US Secretary of State Condoleezza Rice said on Thursday that a proposed US-India nuclear energy deal is good for both countries and for global efforts to reduce the spread of atomic technology and greenhouse gas emissions.
In her first public comments on the agreement since India's government won a confidence vote that paves its way forward, Rice said the administration of President George W Bush would press US lawmakers to approve the agreement in the coming months.
"I think we can make a very good case that this is not just a landmark deal but a positive landmark deal," she told reporters aboard her plane as she flew from an Asian security conference in Singapore to Australia.
"It's certainly our hope that we can get through all the processes and get this done in the Congress, and we are going to work very expeditiously toward that goal," Rice said.
The pact would end more than three decades of nuclear isolation for India by opening its civilian reactors to international inspections in exchange for the nuclear fuel and technology. Previously, India has been denied such outside help because of its refusal to sign the Nuclear Nonproliferation Treaty and its testing of atomic weapons.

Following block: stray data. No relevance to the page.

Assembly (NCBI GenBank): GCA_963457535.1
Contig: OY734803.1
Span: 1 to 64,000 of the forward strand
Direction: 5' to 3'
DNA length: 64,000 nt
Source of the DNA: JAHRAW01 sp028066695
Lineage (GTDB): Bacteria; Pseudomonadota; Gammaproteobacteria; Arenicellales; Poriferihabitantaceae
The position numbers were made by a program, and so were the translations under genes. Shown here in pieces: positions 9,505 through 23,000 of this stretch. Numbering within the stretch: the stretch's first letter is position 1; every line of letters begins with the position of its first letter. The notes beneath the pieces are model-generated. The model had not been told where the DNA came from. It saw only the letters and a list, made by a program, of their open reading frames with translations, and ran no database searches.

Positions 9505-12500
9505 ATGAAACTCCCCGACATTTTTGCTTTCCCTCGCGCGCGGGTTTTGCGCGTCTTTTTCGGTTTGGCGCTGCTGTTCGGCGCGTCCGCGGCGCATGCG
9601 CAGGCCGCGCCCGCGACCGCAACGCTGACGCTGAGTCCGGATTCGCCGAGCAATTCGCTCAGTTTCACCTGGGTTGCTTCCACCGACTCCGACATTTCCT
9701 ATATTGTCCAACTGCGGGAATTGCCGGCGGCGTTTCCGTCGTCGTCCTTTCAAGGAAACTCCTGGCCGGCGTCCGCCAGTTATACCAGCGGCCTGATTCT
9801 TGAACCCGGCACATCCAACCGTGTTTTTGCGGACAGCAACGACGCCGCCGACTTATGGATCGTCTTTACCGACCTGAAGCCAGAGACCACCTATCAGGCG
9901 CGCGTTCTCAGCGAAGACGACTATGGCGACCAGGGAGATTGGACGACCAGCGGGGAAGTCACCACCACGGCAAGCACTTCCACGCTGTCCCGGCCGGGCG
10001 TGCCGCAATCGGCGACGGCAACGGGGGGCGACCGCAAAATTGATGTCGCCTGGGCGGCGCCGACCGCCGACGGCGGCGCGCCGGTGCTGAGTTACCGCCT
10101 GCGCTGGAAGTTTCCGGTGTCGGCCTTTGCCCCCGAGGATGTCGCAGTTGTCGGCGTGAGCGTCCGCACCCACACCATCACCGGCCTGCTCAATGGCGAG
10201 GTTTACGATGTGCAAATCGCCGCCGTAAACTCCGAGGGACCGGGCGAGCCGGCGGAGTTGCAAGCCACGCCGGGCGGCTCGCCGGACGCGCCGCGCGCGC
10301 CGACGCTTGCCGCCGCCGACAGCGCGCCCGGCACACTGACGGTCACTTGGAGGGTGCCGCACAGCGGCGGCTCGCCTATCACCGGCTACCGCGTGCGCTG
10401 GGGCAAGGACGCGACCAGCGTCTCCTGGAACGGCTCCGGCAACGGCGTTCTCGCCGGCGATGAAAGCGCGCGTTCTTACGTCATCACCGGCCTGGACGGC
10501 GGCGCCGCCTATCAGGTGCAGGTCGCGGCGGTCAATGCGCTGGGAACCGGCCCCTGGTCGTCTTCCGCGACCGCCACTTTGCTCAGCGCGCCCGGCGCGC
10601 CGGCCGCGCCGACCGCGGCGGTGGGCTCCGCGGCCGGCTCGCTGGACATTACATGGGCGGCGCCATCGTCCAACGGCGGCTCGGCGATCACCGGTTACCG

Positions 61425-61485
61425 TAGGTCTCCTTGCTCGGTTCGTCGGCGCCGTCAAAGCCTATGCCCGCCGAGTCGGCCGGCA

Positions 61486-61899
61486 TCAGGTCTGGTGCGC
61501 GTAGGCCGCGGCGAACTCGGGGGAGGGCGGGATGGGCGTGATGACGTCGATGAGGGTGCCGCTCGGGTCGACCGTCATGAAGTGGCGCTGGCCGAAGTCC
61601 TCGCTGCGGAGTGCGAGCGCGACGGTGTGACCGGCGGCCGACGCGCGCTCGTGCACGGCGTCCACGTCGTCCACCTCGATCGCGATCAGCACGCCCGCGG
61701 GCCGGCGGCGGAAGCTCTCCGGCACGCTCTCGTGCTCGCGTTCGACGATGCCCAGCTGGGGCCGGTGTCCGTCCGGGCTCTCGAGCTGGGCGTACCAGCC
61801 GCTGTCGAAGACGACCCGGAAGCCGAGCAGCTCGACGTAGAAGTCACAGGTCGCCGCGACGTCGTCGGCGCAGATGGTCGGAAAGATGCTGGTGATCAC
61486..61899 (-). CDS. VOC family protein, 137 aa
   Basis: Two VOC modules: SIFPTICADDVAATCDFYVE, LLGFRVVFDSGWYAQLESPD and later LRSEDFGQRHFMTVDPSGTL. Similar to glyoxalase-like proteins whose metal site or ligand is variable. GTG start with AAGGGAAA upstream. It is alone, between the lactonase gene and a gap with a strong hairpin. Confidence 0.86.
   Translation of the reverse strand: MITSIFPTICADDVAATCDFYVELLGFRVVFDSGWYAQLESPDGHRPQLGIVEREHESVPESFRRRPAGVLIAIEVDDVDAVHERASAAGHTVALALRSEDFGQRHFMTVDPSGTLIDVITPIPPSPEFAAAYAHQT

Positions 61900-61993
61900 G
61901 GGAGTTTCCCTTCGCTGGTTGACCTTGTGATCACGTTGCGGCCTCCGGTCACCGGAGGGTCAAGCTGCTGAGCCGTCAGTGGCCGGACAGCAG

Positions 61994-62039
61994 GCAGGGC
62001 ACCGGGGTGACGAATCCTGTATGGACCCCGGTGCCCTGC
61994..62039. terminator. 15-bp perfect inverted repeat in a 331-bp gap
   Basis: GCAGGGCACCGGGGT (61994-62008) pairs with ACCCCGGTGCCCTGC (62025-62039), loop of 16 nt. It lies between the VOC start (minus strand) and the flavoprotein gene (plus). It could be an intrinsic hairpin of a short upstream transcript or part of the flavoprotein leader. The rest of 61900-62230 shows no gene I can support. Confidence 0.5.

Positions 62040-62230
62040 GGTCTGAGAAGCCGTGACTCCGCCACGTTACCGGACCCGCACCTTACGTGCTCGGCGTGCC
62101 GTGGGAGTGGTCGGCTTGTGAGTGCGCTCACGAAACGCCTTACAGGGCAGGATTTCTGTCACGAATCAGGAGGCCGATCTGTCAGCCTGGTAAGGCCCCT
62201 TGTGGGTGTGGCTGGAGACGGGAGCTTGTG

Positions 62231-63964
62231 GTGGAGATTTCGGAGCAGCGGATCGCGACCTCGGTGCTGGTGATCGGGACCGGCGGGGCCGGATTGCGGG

But Rice said India has a good record of not spreading its nuclear technology and that safeguards are built into the deal. She added that its approval would help India meet its huge demand for energy without using oil, coal and other petroleum products.
"India is a country that has tremendously growing demand for energy," she said. "It is a country that, if it tries to meet that demand through carbon-based sources for energy, is going to contribute dramatically to the continued growth of greenhouse gas emissions.